The spatial association between fluorescently tagged biomolecules in situ provides valuable insight into their biological relationship. Within the limits of diffraction, such association can be measured using either Pearson's Correlation Coefficient (PCC) or Spearman's Rank Coefficient (SRC), which are designed to measure linear and monotonic correlations, respectively. However, the relationship between real biological signals is often more complex than these measures assume, rendering their results difficult to interpret. Here, we have adapted methods from the field of information theory to measure the association between two probes' concentrations based on their statistical dependence. Our approach is mathematically more general than PCC or SRC, making no assumptions about the type of relationship between the probes. We show that when applied to biological images, our measures provide more intuitive results that are also more robust to outliers and the presence of multiple relationships than PCC or SRC. We also devise a display technique to highlight regions in the input images where the probes' association is higher versus lower. We expect that our methods will allow biologists to more accurately and robustly quantify and visualize the association between two probes in a pair of fluorescence images. © 2018 International Society for Advancement of Cytometry.

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01/29/18 | Visualizing transcription factor dynamics in living cells.
Liu Z, Tjian R
The Journal of Cell Biology. 2018 Jan 29;217(4):1181-91. doi: 10.1083/jcb.201710038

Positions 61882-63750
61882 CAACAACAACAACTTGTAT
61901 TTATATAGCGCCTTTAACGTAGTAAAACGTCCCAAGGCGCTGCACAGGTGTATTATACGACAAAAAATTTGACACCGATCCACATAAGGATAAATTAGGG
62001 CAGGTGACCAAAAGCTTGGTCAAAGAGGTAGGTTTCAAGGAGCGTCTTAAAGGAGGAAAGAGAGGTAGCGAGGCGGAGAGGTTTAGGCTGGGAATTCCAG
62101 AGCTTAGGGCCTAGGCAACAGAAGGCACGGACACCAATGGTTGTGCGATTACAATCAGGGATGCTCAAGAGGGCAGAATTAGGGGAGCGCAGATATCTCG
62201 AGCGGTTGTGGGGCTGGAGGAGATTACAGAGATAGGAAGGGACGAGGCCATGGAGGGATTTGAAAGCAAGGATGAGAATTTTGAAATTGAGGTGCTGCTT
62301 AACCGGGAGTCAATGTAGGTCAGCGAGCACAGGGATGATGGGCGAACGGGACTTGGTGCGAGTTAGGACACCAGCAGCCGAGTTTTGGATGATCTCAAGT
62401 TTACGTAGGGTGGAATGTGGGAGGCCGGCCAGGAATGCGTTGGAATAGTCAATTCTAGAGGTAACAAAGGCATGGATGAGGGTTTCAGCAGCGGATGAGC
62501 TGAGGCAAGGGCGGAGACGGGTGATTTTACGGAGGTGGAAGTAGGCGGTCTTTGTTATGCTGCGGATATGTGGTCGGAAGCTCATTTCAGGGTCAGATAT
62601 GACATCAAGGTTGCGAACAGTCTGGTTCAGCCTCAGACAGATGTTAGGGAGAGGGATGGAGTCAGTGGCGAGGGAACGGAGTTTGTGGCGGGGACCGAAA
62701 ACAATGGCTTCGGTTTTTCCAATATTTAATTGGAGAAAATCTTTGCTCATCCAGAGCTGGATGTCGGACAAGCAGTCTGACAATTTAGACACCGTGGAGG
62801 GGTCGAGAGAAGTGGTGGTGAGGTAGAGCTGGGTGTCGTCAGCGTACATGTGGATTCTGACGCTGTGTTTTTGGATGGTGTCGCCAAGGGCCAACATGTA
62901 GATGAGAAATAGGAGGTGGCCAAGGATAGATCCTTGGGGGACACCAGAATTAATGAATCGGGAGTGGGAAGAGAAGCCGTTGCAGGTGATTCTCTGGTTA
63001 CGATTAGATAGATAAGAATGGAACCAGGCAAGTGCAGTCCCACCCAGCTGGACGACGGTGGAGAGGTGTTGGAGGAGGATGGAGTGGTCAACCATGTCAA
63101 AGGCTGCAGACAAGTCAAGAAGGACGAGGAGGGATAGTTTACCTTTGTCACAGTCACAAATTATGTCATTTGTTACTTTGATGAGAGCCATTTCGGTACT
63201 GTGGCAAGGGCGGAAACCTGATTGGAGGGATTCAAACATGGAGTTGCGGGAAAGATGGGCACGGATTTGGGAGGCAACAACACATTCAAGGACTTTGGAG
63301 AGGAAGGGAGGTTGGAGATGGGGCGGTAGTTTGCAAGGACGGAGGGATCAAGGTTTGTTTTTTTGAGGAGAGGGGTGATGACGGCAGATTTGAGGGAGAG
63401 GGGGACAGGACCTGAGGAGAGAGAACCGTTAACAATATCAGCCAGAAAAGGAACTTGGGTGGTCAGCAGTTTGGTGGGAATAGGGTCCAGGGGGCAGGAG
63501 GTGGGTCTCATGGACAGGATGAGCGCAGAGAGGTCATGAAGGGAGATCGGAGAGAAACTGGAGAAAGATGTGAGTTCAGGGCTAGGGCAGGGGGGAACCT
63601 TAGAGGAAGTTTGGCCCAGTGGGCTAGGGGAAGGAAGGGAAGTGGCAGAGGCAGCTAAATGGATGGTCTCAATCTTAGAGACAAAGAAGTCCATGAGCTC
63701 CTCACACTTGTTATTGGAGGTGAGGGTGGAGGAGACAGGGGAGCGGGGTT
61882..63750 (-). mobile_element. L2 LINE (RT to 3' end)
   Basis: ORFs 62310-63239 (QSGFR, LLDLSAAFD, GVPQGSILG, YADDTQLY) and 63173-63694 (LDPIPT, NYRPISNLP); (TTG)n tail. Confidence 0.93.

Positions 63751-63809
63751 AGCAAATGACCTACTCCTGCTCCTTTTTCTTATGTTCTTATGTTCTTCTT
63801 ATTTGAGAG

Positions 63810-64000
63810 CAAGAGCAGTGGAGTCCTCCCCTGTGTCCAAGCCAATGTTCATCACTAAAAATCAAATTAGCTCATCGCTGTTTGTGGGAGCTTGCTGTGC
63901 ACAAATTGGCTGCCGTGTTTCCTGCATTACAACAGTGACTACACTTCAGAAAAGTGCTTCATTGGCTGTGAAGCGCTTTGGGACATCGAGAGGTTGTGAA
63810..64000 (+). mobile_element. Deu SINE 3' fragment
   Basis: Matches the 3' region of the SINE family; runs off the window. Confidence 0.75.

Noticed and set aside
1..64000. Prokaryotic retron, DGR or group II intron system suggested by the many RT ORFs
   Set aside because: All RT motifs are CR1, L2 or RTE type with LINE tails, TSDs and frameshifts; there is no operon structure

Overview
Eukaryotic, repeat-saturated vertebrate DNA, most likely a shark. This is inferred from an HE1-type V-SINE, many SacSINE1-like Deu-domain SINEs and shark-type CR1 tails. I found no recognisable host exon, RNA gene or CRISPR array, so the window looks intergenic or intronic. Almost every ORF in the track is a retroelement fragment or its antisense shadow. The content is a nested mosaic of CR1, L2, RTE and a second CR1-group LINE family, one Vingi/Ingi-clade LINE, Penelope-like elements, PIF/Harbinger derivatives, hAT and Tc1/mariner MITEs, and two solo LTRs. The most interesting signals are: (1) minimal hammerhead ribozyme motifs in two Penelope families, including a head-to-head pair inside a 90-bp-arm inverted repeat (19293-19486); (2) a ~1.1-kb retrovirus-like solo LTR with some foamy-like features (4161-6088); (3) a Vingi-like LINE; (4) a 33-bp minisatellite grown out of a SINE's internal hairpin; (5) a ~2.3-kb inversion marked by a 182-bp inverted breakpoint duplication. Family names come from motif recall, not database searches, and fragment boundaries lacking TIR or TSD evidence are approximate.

The assembly of sequence-specific enhancer-binding transcription factors (TFs) at cis-regulatory elements in the genome has long been regarded as the fundamental mechanism driving cell type-specific gene expression. However, despite extensive biochemical, genetic, and genomic studies in the past three decades, our understanding of molecular mechanisms underlying enhancer-mediated gene regulation remains incomplete. Recent advances in imaging technologies now enable direct visualization of TF-driven regulatory events and transcriptional activities at the single-cell, single-molecule level. The ability to observe the remarkably dynamic behavior of individual TFs in live cells at high spatiotemporal resolution has begun to provide novel mechanistic insights and promises new advances in deciphering causal-functional relationships of TF targeting, genome organization, and gene activation. In this review, we review current transcription imaging techniques and summarize converging results from various lines of research that may instigate a revision of models to describe key features of eukaryotic gene regulation.

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12/04/17 | Visualizing long-term single-molecule dynamics in vivo by stochastic protein labeling.
Liu H, Dong P, Ioannou MS, Li L, Shea J, Pasolli HA, Grimm JB, Rivlin PK, Lavis LD, Koyama M, Liu Z